01/02/2009. Contributed by Geoff Willmetts
pub: Constable Robinson. 499 page illustrated enlarged paperback. Price: £ 7.99 (UK). ISBN: 978-1-84529-594-3.
check out website: www.constablerobinson.com
You would think that a 'Mammoth Book Of Monsters' would be confined to the horror genre. As it turned out, there was also a fair representation of Science Fiction with a little dash of fantasy included amongst the twenty-two stories in this anthology. Oddly, they were not confined to your typical monsters but had a range beyond what you would normally expect to see. As I dug into this book, I really wasn't sure what to expect and then some unexpected gems turned up.
Chief amongst these was 'The Shadmock' by R. Chetwynd-Haynes. If you've seen the 1980 film 'The Monster Club' then you will have heard (literally) of the Shadmock. Other than information, the two stories differ quite substantially from each other and I'm amazed that the film didn't follow this version in a more condensed fashion.
Jay Lake's 'The Fat Man' deals with the consequences of two hick hunters killing a Big Foot. Lake captures the environment and social repercussions perfectly although I was a little disappointed with how it worked out. Had he played it straight rather than played up a fantasy element at the end, it would have been an equally impressive SF story.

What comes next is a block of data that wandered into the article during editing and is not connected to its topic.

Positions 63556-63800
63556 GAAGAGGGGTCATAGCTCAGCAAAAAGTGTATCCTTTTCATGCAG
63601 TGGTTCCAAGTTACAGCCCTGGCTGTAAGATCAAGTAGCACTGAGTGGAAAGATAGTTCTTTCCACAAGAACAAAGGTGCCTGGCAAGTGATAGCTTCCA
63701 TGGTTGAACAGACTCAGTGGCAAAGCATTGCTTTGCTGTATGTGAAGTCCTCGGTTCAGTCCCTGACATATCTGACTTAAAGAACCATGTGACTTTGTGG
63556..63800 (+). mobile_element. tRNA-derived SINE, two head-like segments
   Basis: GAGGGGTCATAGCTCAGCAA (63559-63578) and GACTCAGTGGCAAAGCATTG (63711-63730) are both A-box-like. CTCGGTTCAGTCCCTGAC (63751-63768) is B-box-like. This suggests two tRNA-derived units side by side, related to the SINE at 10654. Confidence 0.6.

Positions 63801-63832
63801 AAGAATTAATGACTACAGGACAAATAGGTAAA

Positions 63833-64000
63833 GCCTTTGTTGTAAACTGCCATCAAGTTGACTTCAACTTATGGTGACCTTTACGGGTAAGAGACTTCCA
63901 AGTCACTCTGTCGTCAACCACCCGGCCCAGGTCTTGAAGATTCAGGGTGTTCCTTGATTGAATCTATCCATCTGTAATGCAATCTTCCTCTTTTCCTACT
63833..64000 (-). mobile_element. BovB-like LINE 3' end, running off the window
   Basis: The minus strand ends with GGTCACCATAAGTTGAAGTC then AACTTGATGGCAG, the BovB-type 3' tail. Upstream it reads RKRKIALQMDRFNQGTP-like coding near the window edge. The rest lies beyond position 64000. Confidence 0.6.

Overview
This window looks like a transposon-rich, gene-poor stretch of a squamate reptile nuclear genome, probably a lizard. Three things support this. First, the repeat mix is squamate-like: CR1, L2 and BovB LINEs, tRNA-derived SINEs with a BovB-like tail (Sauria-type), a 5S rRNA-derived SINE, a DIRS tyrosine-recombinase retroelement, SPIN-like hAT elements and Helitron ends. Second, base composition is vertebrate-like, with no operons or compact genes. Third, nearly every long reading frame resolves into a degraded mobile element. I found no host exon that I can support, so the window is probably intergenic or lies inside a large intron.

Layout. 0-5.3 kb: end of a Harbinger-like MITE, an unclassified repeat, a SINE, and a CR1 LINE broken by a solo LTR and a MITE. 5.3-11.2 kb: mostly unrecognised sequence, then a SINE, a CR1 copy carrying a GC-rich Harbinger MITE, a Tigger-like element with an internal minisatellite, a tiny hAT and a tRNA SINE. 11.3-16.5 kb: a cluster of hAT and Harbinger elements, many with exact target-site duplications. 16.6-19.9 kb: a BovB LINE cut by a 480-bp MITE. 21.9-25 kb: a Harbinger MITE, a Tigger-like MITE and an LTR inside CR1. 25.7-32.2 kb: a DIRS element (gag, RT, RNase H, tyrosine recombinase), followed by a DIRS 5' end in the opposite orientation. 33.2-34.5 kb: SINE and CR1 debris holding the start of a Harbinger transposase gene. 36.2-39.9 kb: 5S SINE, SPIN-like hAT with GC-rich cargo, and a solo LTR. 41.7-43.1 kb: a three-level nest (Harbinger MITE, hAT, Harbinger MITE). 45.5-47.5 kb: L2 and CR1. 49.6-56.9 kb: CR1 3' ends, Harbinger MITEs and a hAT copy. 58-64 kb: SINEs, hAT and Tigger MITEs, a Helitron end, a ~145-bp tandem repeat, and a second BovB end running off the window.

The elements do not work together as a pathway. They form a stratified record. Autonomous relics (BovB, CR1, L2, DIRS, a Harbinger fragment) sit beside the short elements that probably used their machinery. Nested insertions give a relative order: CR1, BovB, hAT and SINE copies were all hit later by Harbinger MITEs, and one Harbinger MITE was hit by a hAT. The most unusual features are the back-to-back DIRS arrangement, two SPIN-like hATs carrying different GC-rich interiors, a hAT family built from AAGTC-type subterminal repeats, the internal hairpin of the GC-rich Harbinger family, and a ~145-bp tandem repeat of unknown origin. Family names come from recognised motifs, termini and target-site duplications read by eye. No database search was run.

'Godzilla's Twelve Step Program' by Joe R. Lansdale was a hoot and a great digression from the other monster stories. Godzilla is a reformed character and attempting to stay on the straight and narrow and do his normal thing of flaming buildings and people and stamping on everything. Whether he succeeds or not, this one really is worth a chuckle as Lansdale hits on various things from the Godzilla mythos.
Robert Silverberg's 'Our Lady Of The Sauropods' was the first off-world story. A stranded woman discovers that the cloned dinosaur colony have a greater understanding of their own ecology as they accept her into their ranks. Very believable but then, you'd expect that from Silverberg.
The second off-world story was 'The Flabby Men' by Basil Cooper. A scientific investigation starts to go wrong when slime appears and creatures come out of the woodwork...all right, forests. You want them all to escape but know that isn't likely to happen.
Robert Holdstock's 'The Silvering' is set on a lone Scottish isle and a man's relationship with a colony of selkies, who shed their seal skins to loosely become human and come ashore. The story centres on him locating a selkie whom he fell in love with and who doesn't return.
Something that I ought to point out is that all the stories are very well-written, drawing you into the circumstances of the situation with interesting characters and a taster for a lot of writers whom you might not normally come across. You've got horror luminaries like Clive Barker, Ramsey Campbell, Brian Lumley and Tanith Lee but then you'd expect them. Plenty for everyone and although humans aren't called monsters, the acts of some of them in the content of these stories shows they are a species to be wary of.
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